- Mignon: Tagebücher und Briefe einer jüdischen Krankenschwester in Wien 1938–1949 ed. by Elisabeth Fraller and George Langnas
The correspondences and diary entries published in this book provide a rich resource for understanding everyday life for Vienna’s Jewish population aft er the Anschluss and, together with the historical contextualization provided by one of the editors, Elisabeth Fraller, the letters and diaries present a gripping narrative from the point of view of a Jewish woman who remained in Vienna throughout the war years. In this way, as Doron Rabinovici explains in one of the two epilogues, history becomes personalized, obtaining both a face and a name (465). The face and name is that of Mignon Langnas, the coeditor’s mother—and, through her writing, the reader is introduced to a whole network of family and friends displaced or murdered in the Shoah. The descriptions, observations, and insights that are revealed in these pages—especially those written in dialogue with Mignon’s correspondents, particularly her cousin Hala in Switzerland and her husband Leo and her sister Nelly in New York, but later also people she met working in the Jewish children’s hospital in Vienna or in the immediate postwar period in the Deggendorf Displaced [End Page 162] Persons camp in Bavaria—offer a fascinating perspective on the perceptions, emotions, and longings the participants felt during these eleven years. Reading between the lines, the reader is also able to pick up on the tensions and misunderstandings that arise between individuals separated by time and space, living in completely different contexts.
Caught between her wish to escape the Nazi system of terror by joining her husband and children in New York and her sincere desire to care for her aging parents and not leave them stranded alone in Vienna to face imminent deportation and death, Mignon Langnas uses her diaries and letters to express her personal struggle for survival in a regime geared toward the destruction and annihilation of Jewish life. The book covers a range of fascinating topics that are revealed through the experiences of Mignon Langnas and her family and friends. These include the migration of Galician Jews to Vienna in the early twentieth century; the arrests and deportation of Jewish friends and relatives after the Anschluss; the difficulties of immigration (especially given the complex history of Austria-Hungary and the vast differences between Austrian and Polish quotas); the unsuccessful attempt of the SS St. Louis to land in Cuba or other ports in North America and the fate of those on board, including Mignon’s husband Leo, who was then sent to Kitchener Camp in England; the lives of Jewish refugees who faced great difficulties in their new surroundings while simultaneously trying to secure visas for family and friends left behind; the everyday lives of those Jews still left in Vienna who, like Mignon, were working in various Jewish institutions, such as the children’s hospital; the network of non-Jewish friends who provided (or refused requests to provide) assistance; the vast destruction of the Allied bombing raids; the continuing deportations and killings of Jews even in the last moments of the Nazi regime, such as the massacre of nine individuals in Förstergasse on April 11, 1945, by fleeing members of the Waffen-SS; the rape of Austrian women by the occupying forces; the emergence of individuals returning from the camps; and life in the displaced persons camps, among many others.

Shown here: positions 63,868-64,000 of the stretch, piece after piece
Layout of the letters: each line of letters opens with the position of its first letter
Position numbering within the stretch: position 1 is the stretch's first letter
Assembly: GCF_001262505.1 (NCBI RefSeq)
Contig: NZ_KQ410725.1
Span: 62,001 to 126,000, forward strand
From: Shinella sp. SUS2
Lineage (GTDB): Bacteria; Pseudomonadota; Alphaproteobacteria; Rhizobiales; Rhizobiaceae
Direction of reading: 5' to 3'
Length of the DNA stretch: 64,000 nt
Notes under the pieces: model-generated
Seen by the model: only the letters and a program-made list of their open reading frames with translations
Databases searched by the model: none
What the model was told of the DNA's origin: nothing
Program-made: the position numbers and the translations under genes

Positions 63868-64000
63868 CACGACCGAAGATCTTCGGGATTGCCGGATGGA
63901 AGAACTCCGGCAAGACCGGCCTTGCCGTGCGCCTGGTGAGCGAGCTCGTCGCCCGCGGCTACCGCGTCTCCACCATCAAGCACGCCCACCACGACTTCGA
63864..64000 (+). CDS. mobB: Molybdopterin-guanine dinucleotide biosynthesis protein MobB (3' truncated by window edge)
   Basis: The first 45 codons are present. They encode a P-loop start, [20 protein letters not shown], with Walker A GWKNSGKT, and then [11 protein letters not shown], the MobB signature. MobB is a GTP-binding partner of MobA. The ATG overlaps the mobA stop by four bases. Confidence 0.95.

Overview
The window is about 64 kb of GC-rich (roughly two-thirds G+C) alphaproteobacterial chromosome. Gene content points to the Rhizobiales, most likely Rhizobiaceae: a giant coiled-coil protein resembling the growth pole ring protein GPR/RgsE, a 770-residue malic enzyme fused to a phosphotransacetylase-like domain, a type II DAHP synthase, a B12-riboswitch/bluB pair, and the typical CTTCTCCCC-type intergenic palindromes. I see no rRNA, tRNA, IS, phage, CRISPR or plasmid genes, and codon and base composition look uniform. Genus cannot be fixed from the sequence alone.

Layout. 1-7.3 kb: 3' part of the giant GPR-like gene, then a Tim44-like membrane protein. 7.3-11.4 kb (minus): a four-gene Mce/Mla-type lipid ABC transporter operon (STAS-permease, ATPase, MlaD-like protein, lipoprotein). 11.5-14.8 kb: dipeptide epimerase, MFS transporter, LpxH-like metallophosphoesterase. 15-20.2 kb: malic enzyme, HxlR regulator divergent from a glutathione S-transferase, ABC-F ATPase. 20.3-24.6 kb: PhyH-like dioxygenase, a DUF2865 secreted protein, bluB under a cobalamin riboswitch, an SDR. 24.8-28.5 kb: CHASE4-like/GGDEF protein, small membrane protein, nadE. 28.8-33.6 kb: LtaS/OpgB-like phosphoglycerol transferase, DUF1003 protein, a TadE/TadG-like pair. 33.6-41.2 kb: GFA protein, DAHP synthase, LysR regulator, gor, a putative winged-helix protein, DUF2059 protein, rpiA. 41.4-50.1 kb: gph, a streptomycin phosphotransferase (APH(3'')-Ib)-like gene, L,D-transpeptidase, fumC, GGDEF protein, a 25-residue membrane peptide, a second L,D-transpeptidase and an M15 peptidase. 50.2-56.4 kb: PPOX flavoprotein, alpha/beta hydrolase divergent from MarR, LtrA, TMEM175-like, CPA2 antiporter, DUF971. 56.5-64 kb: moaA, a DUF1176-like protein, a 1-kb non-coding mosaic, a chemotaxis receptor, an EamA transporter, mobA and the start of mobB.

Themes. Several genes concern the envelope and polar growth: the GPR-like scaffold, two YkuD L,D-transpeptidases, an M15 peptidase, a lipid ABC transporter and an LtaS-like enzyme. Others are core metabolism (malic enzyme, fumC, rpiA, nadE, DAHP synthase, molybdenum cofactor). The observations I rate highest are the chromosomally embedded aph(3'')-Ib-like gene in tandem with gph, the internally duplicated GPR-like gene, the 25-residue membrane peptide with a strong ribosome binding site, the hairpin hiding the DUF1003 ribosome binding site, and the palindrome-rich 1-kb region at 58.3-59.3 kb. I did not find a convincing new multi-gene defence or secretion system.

Yet it is not only the rich content that makes this book so fascinating but also the personal voices of Mignon Langnas and her correspondents that provide deep layers of meaning, some of which are found in the voids or silences of the text itself. In a diary entry written on July 11, 1939, five months before her two children travel to New York with a family friend, Mignon Langnas describes an incident that occurred on the grounds of the Jewish kindergarten [End Page 163] located on the Danube Canal in the 20th district. Her son Georgerl...